The other thing you want to make sure of is that the Wireless is on the INSIDE Network, after the Astaro. Do not plug anything into the WAN Port on the Wireless, you want the Wireless to be an Access Point and NOT do any Routing.
Setting up a DMZ
First, What is a DMZ? A DeMilitarized Zone is a separate Network that is neither Inside or Outside your Network. How can it be neither? Easy, it’s a 3rd separate Network. This is why the Hardware Requirements for the Astaro includes 3 NICs.
So, why would you want a DMZ?
If you have a server that you want people to be able to access from the Internet, it is likely that at some point, that server will get hacked or “Owned” and may become a danger to your Internal Network. A DMZ gives you another layer of security from that “Owned” server and your Internal computers won’t be susceptible to easy attack from your OWN SERVER.
Setting up the DMZ on the Astaro
To enable a DMZ on the Astaro, first log in to the management interface. Navigate to Network, Interfaces.
Then select “New Interface . . .”
Give the new Interface a Name.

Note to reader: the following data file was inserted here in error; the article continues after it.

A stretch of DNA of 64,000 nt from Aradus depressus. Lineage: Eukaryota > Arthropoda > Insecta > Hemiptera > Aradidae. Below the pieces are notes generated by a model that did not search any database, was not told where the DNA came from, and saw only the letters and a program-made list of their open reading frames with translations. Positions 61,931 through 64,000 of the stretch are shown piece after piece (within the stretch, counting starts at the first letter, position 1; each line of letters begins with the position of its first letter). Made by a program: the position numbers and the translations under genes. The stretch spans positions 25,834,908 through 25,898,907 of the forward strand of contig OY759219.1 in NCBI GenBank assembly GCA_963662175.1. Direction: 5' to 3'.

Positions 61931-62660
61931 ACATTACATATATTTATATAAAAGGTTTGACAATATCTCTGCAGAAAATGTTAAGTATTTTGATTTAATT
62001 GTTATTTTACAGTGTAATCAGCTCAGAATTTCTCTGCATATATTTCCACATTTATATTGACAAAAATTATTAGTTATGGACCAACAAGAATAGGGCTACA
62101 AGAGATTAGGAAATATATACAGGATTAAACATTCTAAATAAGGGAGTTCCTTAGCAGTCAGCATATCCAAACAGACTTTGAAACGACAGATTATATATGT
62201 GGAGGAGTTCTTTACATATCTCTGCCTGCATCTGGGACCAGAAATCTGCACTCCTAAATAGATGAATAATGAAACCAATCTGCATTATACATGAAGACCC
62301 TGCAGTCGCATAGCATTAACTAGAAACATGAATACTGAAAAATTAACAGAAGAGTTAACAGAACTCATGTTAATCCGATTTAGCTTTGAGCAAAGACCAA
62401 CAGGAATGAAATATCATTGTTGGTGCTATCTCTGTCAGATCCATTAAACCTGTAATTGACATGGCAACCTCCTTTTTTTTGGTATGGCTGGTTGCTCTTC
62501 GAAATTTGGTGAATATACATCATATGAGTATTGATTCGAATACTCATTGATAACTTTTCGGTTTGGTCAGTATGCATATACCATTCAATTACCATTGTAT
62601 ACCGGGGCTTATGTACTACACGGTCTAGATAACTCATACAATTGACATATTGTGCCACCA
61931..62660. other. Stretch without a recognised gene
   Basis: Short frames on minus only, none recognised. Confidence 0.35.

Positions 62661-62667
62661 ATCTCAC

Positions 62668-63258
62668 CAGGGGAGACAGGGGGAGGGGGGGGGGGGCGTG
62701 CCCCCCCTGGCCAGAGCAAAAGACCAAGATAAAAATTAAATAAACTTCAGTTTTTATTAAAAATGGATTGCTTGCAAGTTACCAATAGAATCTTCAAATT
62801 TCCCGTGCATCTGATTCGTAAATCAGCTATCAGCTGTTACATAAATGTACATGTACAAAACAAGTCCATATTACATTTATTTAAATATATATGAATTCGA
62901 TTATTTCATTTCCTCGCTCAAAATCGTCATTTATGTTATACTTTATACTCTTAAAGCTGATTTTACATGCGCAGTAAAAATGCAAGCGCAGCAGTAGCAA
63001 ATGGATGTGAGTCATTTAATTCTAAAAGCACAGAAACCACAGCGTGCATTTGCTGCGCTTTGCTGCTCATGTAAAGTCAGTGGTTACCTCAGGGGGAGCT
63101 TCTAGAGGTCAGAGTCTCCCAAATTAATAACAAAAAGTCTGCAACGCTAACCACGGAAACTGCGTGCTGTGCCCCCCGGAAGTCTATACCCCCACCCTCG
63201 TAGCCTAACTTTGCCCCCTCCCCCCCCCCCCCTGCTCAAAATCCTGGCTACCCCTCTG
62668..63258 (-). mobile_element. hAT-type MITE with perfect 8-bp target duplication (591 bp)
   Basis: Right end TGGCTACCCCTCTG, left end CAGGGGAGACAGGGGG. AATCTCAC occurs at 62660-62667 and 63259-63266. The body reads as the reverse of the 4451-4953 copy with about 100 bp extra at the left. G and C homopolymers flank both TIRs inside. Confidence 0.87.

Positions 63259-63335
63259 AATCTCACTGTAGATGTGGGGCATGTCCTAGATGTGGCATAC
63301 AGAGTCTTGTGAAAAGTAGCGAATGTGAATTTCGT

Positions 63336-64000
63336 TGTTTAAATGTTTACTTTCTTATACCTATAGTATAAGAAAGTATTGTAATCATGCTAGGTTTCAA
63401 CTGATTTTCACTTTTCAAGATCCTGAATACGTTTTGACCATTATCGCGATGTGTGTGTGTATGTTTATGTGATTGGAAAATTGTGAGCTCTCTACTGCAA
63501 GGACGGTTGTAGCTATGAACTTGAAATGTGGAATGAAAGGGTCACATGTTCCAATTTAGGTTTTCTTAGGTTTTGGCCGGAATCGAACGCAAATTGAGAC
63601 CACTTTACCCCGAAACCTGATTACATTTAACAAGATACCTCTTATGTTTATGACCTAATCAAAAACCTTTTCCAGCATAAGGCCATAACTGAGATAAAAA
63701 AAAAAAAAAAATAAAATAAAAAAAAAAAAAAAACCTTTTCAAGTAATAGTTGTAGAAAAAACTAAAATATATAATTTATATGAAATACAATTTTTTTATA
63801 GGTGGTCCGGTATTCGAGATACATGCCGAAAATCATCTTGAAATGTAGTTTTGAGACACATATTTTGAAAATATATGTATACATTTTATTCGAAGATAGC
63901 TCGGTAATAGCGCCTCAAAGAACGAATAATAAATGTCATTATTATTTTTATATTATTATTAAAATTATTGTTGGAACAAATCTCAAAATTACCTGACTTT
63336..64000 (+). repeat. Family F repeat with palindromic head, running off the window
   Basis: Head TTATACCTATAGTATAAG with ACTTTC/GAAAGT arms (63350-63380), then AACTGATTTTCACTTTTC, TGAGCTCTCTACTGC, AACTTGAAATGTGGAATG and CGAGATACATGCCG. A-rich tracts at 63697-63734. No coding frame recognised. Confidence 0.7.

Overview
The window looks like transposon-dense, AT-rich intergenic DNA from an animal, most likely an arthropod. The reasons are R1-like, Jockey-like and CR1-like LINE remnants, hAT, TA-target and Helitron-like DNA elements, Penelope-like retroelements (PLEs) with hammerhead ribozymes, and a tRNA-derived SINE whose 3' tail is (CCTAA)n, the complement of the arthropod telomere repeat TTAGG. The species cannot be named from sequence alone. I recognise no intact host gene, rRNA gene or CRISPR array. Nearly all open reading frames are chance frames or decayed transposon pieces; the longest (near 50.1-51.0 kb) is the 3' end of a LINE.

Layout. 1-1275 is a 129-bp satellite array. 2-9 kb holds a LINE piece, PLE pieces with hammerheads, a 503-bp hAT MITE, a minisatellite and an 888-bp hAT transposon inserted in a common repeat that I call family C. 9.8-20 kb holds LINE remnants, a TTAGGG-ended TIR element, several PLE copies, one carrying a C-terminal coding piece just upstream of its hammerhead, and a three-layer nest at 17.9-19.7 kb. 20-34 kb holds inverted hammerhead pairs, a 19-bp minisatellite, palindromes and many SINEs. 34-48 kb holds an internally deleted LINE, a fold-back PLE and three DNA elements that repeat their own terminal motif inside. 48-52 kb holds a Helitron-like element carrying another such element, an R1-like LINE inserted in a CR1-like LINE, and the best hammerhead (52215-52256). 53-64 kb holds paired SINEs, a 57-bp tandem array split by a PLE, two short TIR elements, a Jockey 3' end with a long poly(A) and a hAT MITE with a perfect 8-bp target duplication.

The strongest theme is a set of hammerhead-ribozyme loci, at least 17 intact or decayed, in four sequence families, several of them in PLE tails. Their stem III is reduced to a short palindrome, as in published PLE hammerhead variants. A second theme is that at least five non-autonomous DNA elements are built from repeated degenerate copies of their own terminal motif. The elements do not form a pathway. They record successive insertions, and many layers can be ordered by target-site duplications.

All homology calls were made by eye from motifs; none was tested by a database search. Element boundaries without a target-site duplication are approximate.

The Type: should be “Ethernet Standard”
Hardware is any NIC you have remaining on the drop down. If you had 3 NICs there will be only one available in the drop down. If you had more than 3 NICs, you may have more options in the drop down.
The Address: Needs to be a different address range from your Internal and External addresses. I chose 192.168.3.1
The Netmask: can be any Mask you like, depending on how many addresses you think you will need. I left it at 255.255.255.0
All the other settings you can leave at the defaults.
Click “Save” to save your new Interface.
Click the RED light to enable the Interface.
The Next step is enabling a MASQ for the interface. This allows the computers on the DMZ Network to access the Internet.